voice, jerky little sobs catching her up.
"I can't stand it! I b-bit off a b-bigger piece than I can swallow."
"Now, Darling Beautiful, I ask you would your own Lester do anything
that wasn't just going to be the making of his girl as well as himself?
Is it anything, Angel Beautiful, he is asking you to do except
"I can't bear it, I tell you! A little red-haired kike like her! How do
I know what I'm letting myself in for? There's only one ground for
divorce in this state. What guarantee have I you'll get free on it?"
"My guarantee, Pussy. You're letting yourself in for a pink limousine to
match that pink sweetness of yours and a jumping-rope of pearls to match
those sweet teeth of yours and—"
"I want black pearls, Lester, like Lucille Du Pont's."
"Black, then. Why, Angel Beautiful, you just know that there's not a
hair on any head in the world, much less a red one, I'd change for one
of my girl's golden ones. You think I'd ever have known the little
Reddie was on earth if she hadn't just flung herself at my head! She
could have been six Rudolph Pelz's daughters, and I wouldn't have had
eyes for her."
"But, Lester—she—she's right cute. What guarantee have I got?"
"Cross my heart and swear to die, Angel! Haven't I already sworn it to
you a thousand thousand times? You wouldn't want me to close my eyes to
the chance of a lifetime—you know you wouldn't, Beautiful, when it's
your chance as much as mine. Both ours!"
"I—if only it was—over, Lester—all—over!"
"What's three weeks, Angel Beautiful? The very day I'm back I'll pull
the trick with the little red head, and then I'm for letting things
"And me, what'll I—"
"I'm going to move you into the solid-goldest hotel suite in this here
town, Pussy. I'm going to form the Norma Beautiful Film Corporation in
my own girl's name, the first pop out of the box. Why, there's just
nowhere Rudolph Pelz's son-in-law can't get his girl in the little while
I'm going to stick."
"How do I know? How do I know they won't find a way to hold you?"
"Why, Darling Beautiful, when they're through with me, they'll pay me
off in my weight in gold. Haven't you said things often enough about
your boy's temper when he lets it fly? You think they're going to let
me cut up nonsense with that little Reddie of theirs? Why, that old man
would pay with his right eye to protect her!"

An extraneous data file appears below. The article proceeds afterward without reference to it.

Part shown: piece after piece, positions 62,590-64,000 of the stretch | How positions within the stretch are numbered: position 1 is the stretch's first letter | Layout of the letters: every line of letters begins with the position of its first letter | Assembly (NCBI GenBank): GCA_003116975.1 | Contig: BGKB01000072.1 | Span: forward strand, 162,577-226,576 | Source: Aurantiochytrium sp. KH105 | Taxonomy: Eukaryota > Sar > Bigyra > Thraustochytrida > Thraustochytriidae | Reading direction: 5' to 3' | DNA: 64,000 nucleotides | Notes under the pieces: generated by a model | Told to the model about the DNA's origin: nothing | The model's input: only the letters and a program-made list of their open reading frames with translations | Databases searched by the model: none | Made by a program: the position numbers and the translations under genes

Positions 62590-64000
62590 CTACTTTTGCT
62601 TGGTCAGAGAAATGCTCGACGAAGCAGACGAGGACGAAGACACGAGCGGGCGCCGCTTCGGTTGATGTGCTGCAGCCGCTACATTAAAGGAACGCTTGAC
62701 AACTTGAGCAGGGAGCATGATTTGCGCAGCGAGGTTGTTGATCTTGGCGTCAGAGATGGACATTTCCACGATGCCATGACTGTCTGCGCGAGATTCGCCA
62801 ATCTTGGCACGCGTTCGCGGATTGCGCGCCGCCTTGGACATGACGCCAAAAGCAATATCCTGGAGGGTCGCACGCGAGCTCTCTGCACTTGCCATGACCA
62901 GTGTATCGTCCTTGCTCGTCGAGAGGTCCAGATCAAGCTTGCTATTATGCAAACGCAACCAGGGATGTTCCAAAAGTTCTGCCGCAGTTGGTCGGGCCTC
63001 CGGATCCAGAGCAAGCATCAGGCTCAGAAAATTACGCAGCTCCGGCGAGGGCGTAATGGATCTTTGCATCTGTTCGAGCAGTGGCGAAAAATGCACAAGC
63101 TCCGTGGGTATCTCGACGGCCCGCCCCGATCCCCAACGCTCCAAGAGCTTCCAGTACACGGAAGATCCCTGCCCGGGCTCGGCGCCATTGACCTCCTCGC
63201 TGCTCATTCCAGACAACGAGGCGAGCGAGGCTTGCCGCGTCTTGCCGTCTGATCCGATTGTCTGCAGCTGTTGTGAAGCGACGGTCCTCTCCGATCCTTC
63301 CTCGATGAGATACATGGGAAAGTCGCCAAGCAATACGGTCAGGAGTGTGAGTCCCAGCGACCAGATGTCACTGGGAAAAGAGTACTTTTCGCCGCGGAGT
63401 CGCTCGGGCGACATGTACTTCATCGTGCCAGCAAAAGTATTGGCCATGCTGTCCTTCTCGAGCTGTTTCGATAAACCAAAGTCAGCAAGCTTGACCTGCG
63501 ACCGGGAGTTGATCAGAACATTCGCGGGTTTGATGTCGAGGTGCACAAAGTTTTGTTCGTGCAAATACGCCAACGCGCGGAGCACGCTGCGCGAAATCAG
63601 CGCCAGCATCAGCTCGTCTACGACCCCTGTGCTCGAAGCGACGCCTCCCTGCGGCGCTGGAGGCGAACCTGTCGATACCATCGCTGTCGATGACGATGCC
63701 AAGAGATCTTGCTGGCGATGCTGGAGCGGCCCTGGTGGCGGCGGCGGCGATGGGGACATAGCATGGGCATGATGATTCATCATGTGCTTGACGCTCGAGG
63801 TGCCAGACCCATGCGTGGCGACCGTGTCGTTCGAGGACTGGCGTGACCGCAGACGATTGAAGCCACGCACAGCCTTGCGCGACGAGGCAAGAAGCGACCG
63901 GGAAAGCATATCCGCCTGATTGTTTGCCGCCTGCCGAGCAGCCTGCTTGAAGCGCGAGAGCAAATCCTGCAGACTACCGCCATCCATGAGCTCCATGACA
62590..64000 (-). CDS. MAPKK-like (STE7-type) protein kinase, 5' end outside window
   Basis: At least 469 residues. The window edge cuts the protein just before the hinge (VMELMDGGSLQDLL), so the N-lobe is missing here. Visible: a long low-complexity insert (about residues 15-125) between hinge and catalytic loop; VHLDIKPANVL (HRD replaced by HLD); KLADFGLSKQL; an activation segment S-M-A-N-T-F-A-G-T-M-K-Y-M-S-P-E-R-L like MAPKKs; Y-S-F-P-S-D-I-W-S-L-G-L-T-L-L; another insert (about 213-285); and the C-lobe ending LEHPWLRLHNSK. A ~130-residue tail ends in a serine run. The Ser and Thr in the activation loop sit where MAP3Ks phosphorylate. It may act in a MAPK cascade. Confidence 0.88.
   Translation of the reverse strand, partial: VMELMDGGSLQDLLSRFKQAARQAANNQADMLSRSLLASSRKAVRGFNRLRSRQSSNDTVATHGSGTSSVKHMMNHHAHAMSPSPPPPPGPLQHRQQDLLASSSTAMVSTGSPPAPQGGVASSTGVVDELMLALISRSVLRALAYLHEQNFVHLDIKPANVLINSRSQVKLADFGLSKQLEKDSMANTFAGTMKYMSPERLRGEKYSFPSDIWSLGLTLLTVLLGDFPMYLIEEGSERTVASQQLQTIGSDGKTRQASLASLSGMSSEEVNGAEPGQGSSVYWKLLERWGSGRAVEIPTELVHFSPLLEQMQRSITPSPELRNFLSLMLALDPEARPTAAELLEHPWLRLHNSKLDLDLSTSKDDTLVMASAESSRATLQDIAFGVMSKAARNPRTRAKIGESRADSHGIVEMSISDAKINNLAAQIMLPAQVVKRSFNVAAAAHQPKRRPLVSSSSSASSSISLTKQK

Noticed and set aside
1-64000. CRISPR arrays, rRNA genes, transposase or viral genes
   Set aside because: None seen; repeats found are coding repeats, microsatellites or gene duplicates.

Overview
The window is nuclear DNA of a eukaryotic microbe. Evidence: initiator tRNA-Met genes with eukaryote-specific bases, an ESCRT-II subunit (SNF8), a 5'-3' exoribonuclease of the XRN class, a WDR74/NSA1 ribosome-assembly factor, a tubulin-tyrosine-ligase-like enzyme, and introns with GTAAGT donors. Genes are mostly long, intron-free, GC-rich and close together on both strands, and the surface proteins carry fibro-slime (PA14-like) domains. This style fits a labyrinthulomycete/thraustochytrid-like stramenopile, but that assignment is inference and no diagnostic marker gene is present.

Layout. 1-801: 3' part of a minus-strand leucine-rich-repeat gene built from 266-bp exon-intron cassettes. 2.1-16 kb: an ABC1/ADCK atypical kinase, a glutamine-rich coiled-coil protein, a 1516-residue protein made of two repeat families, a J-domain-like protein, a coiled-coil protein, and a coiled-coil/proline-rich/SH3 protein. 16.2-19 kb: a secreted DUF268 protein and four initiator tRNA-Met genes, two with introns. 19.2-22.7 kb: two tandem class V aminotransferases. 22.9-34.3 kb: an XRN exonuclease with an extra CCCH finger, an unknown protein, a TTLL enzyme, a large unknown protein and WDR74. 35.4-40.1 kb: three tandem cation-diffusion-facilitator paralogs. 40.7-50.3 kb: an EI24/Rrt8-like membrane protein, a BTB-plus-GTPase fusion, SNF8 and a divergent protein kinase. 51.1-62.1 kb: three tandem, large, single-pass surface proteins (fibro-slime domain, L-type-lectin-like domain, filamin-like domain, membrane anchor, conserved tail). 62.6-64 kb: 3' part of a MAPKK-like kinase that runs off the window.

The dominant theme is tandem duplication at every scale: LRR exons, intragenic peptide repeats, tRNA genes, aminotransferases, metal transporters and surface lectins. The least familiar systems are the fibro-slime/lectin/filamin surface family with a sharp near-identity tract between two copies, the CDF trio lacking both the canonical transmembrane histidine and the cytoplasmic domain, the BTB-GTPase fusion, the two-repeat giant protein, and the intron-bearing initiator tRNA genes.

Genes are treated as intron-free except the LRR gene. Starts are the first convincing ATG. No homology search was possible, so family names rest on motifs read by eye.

"O God, it's rotten—a nice fellow like Pelz—a—"
"It's done every day, Gorgeous Beautiful. Anyway, there's no way to
really hurt the rich. Look at Warren Norton—the Talcott family paid
Warren two hundred cool thousand to give her back quietly. It's done
every day, Gorgeousness. Many a fellow like me has gotten himself roped
into a thing he wanted to get out of quietly. That little girl lassoed
me. I should have eyes for a little Reddie like her with the Deep-Sea
Pearl of the world my very own. I'm going to marry you, too,
Gorgeousness. I'm going to see you right through, this time. Jump right
out of the frying-pan into the hottest, sweetest fire!"
"I tell you I can't stand it! Promising to marry me with another one to
see through before you get to me. It—it's terrible! I—"
"There you go again! The Norma Beautiful Film Corporation doesn't tickle
my pink rose on the eardrums! She doesn't want it! Wouldn't have it!"
"I do, Lester; I do—only—only—I—the little Reddie—it's not right.
She's a sweet little thing. I'm afraid, Lester—I think I must be going
crazy! I wish to God I could hate you the way you ought to be hated. I
tell you I can't stand it. You sailing off like this. The coming
back—her—I'll kill myself during the ceremony. I—"
"You create a scene down here and you'll be sorry!"
"They'll be here any minute now. They're late as it is. Look—
everybody's on board already! One more blast, and I'll have to go, too.
You just kick up nasty at the last minute and watch me!"
"I won't, Lester; I won't! I swear to God! Only, be good to me; be sweet
to me, darling! Say good-by before they—she comes. I'm all right,
He caught her to him then, and back in the sheltering cove of baggage
thrust back her head, kissing deep into the veiling.
"Beautiful! Angel Beautiful!"
"Swear to me, Lester, you'll see me through."
"I swear, Beautiful."
"Swear to me, or hope to die and lose your luck!"
He kissed her again so that her hat tilted backward, straining at its
"Hope to die and lose my luck."
"My own preciousness!" she said, her eyes tear-glazed and yearning up
"'Sh-h, Pussy; here comes Sol Sopinsky to hurry me on board. Funny the
Pelz crowd don't show up. Quit it! Here they come! That's their car. Cut
With noiselessly thrown clutch, the Pelz limousine drew up between an
aisle of bales, its door immediately flung open. First, Mr. Pelz
emerging, with an immediate arm held back for Mrs. Pelz. Last, Miss
Pelz, a delightful paradox of sheer summer silk and white-fox furs, her
small face flushed and carefully powdered up about the eyes.
"There he is, dad! Over there with Norma and Uncle Sol!"